There have been a number of excellent books about Ben Franklin lately, but all take his side in the dispute with Quakers. These authors relate Franklin struggled with the Quakers, fought with that political party, heroically overcame them with wisdom and guile. Good thing, too, or we all might still be subjects of the British crown.
Well, within the Quaker community these events are viewed differently. Around the year 1755, the Quakers who owned and ran Pennsylvania abruptly turned away from politics and left the government to their political enemies, rather than compromise religious principles. It is difficult to think of any other instance in history when a ruling party decided to become humble subjects of the opposing party, simply because they refused to do what obviously had to be done.
The background of this perplexing issue goes back to the founding of the Quaker colonies, which had lived in a real Utopia for seventy-five years. Repeatedly it had been true that if they just followed the highest principle, things worked out well for everybody. For example, they didn't need to buy the land a second time from the Indians, but they did, with the gratifying result of peaceful co-existence while other colonies experienced constant Indian wars. Penn negotiated the borders of his states with the neighbors, and although it took decades, brought peace and prosperous trade in return. Strict honesty in mercantile matters led to a reputation for trustworthiness, and that in turn led to prosperous commerce. Using a fixed price rather than haggling over price speeded up transactions, gained respect for fair dealing, led to more prosperity. Just you do the right thing, and all will be well. That includes extending freedom of religion, welcoming strangers to the colony to worship together in peace.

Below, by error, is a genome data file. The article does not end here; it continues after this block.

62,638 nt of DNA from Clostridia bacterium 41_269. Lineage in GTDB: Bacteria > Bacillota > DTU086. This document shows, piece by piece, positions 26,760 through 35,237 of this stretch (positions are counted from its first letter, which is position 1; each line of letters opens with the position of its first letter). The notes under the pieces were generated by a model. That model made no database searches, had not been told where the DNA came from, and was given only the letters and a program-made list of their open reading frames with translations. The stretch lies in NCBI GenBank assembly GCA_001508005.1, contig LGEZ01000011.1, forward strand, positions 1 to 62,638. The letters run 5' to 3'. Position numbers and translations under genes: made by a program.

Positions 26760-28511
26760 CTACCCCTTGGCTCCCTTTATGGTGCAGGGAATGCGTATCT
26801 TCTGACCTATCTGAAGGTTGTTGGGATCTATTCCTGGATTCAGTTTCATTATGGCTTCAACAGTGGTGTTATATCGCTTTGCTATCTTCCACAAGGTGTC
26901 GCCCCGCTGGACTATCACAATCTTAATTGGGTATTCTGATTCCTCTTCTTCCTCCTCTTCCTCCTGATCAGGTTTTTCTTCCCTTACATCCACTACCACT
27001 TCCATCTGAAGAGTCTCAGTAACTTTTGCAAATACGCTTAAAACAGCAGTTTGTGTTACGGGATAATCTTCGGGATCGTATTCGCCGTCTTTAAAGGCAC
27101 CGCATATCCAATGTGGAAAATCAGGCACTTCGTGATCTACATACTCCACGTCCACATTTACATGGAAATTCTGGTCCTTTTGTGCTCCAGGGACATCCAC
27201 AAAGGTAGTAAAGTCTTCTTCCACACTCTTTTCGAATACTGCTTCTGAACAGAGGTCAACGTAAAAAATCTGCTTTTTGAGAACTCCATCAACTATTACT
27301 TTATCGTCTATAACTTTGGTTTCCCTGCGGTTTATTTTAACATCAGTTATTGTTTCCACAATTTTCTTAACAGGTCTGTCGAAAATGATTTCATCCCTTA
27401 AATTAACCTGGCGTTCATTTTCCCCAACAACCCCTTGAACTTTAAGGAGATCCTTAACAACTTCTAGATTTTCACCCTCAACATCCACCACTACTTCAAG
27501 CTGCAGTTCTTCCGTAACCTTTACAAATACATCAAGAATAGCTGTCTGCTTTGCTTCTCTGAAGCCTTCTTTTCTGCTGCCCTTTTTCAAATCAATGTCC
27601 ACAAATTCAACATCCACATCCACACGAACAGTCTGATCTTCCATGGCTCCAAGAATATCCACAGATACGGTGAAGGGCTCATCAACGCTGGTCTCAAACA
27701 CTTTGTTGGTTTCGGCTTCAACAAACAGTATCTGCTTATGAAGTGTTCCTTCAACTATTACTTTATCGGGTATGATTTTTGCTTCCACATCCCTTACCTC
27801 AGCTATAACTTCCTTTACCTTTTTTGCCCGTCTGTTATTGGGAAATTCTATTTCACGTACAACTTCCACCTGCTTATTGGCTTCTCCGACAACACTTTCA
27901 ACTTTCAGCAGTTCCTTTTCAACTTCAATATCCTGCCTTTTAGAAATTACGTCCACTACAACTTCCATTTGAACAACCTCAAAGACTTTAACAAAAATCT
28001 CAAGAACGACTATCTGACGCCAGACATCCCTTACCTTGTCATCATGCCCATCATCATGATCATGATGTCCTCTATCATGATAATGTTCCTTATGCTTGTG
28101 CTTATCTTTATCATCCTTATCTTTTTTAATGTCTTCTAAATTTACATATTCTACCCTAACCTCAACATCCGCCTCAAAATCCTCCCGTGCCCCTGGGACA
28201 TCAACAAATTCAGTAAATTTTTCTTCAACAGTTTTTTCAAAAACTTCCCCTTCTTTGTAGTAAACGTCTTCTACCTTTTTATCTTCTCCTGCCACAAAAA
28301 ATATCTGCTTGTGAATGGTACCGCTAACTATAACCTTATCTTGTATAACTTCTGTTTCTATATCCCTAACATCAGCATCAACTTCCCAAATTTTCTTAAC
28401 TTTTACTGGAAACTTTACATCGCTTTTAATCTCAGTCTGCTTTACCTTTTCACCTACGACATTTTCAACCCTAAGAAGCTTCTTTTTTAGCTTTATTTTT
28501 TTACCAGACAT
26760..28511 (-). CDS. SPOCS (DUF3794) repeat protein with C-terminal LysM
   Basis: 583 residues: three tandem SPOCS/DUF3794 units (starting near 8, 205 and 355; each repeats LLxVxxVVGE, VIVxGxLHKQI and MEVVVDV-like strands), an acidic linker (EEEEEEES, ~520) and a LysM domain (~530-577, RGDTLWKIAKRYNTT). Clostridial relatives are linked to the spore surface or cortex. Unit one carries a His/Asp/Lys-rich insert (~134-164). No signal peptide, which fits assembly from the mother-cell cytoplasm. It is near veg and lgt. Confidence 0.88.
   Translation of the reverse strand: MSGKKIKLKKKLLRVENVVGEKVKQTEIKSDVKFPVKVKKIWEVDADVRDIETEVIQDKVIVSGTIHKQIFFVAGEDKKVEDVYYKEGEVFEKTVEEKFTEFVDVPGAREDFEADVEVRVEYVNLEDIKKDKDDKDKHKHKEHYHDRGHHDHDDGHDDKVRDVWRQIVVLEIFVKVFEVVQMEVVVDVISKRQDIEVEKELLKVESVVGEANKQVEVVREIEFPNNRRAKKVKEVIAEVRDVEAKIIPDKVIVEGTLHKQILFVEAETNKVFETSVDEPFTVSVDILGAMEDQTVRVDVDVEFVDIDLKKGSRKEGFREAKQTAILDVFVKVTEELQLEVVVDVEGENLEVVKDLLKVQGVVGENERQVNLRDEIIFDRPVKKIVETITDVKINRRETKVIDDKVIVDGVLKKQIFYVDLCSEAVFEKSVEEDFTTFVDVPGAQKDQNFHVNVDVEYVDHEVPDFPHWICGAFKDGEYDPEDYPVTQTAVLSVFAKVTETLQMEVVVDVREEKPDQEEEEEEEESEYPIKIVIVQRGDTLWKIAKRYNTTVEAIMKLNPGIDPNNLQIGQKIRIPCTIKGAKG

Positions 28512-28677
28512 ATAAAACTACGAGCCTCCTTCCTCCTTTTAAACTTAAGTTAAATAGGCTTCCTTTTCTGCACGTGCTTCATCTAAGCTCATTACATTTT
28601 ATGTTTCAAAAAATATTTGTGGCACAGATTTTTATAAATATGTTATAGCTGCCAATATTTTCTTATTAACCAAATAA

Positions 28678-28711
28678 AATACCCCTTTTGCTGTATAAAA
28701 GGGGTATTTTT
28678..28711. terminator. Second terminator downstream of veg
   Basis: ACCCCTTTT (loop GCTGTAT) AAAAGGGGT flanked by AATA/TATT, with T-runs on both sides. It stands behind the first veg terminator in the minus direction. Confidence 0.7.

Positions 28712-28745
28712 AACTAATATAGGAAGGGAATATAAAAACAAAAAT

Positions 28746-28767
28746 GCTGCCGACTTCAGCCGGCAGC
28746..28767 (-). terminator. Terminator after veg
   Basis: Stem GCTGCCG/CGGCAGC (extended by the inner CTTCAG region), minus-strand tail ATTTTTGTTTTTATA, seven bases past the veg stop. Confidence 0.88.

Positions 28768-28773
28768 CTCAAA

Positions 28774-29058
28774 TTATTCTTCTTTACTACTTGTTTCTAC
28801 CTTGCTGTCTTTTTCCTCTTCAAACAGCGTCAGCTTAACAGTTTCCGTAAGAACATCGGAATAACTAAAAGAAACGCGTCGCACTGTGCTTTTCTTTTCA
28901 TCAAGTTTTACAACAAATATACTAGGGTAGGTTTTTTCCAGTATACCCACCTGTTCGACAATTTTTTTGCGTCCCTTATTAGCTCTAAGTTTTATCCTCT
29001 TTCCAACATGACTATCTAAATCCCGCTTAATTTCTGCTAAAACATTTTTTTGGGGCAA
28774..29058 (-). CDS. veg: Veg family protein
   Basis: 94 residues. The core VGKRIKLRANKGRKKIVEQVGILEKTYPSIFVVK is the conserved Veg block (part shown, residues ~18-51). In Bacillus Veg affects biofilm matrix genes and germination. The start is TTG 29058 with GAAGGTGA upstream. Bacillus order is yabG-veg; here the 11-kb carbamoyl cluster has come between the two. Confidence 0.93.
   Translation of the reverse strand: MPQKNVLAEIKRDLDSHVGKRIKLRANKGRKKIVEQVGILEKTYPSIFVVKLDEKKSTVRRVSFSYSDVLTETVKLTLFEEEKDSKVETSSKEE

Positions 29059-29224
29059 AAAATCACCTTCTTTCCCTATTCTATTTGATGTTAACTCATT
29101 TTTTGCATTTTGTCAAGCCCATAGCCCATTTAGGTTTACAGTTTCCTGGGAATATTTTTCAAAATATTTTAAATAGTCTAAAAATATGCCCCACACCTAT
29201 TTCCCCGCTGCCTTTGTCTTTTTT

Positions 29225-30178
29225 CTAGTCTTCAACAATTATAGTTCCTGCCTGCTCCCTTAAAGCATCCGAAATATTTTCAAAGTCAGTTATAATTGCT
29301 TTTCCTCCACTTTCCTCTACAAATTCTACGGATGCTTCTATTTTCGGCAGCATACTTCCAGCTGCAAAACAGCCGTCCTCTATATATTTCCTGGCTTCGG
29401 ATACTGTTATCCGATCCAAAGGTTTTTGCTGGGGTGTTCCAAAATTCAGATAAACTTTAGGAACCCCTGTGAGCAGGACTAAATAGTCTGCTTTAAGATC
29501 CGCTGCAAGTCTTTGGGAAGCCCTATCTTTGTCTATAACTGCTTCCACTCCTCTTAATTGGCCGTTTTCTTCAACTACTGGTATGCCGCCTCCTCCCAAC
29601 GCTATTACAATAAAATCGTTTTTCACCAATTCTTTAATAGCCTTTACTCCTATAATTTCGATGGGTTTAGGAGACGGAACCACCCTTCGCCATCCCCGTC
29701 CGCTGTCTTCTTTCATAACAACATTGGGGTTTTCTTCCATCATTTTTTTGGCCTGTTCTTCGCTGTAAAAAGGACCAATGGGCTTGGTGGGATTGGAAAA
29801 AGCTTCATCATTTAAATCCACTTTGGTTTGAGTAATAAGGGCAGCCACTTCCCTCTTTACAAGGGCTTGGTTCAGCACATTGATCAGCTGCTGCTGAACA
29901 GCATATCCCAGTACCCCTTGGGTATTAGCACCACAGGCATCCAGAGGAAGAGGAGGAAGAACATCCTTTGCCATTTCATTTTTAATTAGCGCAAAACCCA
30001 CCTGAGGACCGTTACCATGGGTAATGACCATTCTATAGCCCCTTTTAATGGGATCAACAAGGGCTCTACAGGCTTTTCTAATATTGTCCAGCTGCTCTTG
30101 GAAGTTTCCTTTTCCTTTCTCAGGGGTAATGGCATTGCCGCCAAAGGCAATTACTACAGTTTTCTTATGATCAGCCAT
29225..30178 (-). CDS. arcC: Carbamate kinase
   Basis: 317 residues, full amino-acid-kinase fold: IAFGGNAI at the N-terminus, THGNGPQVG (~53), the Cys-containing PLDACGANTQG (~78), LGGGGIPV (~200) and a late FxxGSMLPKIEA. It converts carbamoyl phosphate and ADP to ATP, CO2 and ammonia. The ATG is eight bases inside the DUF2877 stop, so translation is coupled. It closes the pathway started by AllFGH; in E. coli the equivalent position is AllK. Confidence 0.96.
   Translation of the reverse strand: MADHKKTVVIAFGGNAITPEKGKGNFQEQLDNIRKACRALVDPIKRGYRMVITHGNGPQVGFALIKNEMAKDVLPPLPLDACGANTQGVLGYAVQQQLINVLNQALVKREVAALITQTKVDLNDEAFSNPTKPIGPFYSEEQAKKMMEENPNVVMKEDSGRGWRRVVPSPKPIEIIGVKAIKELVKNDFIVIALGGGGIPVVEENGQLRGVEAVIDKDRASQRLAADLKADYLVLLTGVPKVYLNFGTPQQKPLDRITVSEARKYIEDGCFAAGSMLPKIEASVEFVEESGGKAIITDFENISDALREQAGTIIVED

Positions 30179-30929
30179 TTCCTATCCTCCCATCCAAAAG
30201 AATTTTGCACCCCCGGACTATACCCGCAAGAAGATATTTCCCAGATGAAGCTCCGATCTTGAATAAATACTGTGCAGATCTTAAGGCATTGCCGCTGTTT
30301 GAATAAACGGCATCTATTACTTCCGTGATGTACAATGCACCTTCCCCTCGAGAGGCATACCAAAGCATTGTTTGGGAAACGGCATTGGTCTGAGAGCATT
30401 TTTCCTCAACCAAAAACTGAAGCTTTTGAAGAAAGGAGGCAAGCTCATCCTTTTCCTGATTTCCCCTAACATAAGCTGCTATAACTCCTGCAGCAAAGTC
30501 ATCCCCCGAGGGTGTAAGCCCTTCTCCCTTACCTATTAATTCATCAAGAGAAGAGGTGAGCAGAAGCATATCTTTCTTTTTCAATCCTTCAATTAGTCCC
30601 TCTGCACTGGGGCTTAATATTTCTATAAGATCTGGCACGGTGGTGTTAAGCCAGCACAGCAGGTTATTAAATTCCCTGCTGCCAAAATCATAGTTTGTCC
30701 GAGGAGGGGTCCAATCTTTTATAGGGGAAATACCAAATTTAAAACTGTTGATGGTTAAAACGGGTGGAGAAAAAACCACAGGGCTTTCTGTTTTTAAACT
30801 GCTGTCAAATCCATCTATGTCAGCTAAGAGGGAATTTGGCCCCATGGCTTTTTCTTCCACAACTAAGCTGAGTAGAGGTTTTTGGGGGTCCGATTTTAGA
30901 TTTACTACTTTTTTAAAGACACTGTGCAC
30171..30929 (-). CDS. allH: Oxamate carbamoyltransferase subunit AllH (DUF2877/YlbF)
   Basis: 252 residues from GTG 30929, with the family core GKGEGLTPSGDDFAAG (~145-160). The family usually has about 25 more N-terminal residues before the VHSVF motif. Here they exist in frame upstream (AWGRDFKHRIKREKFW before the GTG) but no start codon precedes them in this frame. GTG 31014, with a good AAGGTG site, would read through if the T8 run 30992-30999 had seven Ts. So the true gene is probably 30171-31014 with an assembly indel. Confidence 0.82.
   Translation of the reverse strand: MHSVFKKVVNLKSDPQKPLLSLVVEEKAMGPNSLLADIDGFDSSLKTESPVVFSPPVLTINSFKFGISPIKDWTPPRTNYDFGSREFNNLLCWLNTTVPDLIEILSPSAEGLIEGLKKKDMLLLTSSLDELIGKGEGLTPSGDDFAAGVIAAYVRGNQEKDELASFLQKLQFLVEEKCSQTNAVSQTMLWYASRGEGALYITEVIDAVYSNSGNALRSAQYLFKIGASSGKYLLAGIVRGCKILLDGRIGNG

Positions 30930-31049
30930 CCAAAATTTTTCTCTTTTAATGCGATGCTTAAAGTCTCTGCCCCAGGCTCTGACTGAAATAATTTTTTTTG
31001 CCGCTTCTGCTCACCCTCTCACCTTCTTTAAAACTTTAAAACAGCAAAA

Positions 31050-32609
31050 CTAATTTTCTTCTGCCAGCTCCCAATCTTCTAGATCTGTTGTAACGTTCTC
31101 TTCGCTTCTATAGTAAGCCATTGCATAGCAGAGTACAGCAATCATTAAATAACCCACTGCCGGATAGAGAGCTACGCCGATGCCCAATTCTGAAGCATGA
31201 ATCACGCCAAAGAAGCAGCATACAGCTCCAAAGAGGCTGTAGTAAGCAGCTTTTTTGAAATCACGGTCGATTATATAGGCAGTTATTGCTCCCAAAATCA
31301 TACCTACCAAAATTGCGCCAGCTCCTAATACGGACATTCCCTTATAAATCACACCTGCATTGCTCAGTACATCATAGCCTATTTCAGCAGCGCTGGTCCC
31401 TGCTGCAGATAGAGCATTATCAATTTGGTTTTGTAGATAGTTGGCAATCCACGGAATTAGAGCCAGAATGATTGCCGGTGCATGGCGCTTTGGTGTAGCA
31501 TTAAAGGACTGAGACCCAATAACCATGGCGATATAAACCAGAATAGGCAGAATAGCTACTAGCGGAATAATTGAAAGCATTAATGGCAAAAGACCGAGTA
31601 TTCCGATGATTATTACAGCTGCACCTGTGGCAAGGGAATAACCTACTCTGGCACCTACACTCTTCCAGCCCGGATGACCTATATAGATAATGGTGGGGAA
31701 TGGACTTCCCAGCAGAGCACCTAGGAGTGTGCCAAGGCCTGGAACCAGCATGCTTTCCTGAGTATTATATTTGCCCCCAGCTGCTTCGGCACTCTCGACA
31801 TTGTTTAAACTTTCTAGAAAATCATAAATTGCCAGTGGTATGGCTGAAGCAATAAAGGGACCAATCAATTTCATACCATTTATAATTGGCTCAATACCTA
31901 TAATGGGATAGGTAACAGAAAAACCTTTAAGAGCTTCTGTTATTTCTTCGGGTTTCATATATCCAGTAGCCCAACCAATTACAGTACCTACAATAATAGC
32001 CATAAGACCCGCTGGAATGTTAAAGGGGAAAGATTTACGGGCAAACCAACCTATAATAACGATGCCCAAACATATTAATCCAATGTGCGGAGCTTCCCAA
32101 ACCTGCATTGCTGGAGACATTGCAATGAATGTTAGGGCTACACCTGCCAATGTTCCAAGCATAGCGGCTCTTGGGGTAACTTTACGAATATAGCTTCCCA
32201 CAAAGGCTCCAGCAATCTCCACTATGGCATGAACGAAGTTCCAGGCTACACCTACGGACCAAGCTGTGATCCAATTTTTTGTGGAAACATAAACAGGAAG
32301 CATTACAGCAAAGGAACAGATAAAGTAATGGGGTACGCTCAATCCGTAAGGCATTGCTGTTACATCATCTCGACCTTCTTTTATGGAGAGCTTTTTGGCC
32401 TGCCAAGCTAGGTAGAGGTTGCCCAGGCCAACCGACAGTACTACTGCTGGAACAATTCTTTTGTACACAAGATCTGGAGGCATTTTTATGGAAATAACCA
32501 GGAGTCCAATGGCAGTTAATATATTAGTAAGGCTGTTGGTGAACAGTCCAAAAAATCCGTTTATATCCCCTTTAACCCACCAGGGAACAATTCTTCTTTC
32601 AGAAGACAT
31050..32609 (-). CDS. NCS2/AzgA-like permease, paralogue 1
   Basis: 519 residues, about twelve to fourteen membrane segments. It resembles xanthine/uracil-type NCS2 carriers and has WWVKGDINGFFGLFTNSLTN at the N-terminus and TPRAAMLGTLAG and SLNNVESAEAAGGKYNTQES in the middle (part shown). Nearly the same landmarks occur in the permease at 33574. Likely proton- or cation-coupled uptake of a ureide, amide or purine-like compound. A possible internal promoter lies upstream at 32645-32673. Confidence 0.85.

Toward the end of this Utopian period, some questions began to arise. More and more non-Quakers came to the colony, making the colony progressively less Quaker. That was a silent disappointment to William Penn. The founder had been a charismatic evangelist for his religion as a youth but came to grave disappointment about peaceful persuasion by the end of his life. Convincing the adherents of other religions of reasonable Quaker principles had often proved to be as intractably difficult as arguing religion with Henry VIII. The Quakers, a religion without a clergy, were appalled that so many adherents of other religions did not concern themselves with earnest reasoning, preferring to do strictly what their ministers told them to do.